|Did you know ...||Search Documentation:|
As introduced in section
2.18, deep indexing creates hash tables distinguish clauses
that share a compound with the same name and arity. Deep indexes allow
for efficient lookup of arbitrary terms. Without it is advised to flatten
the term, i.e., turn
F(X) into two arguments for the fact, one argument denoting
the functor F and the second the argument X. This works fine
as long as the arity of the each of the terms is the same. Alternatively
we can use term_hash/2
to add a column holding the hash of the term. That approach can deal
with arbitrary arities, but requires us to know that the term is ground
or up to which depth we get sufficient selectivity (term_hash/4).
Deep indexing does not require this knowledge and leads to efficient lookup regardless of the instantiation of the query and term. The current version does come with some limitations:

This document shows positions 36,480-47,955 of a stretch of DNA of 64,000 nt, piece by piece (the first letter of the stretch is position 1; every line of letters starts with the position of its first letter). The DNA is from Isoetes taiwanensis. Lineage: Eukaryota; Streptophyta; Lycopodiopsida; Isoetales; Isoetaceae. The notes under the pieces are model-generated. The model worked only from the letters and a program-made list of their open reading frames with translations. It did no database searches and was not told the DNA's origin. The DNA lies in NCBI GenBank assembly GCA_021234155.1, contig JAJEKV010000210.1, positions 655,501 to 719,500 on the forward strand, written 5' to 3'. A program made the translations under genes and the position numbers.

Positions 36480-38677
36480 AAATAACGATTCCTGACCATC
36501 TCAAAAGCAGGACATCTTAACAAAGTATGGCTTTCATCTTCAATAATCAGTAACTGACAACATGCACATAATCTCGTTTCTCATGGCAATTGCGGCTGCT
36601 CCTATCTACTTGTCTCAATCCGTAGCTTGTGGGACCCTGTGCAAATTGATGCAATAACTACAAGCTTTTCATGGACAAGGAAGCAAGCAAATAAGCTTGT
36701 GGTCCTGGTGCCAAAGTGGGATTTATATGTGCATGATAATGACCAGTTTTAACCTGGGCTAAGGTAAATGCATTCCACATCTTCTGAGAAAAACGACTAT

Note that, when compiling DCGs (see section 4.13) and the first body term is a literal, it is included into the clause head. See for example the grammar and its plain Prolog representation below.
det(det(a), sg) --> "a". det(det(an), pl) --> "an". det(det(the), _) --> "the".
?- listing(det). det(det(a), sg, [97|A], A). det(det(an), pl, [97, 110|A], A). det(det(the), _, [116, 104, 101|A], A).
Deep argument indexing will create indexes for the 3rd list argument, providing speedup and making clause selection deterministic if all rules start with a literal and all literals are unique in the first 6 elements. Note that deep index creation stops as soon as a deterministic choice can be made or there are no two clauses that have the same name/arity combination.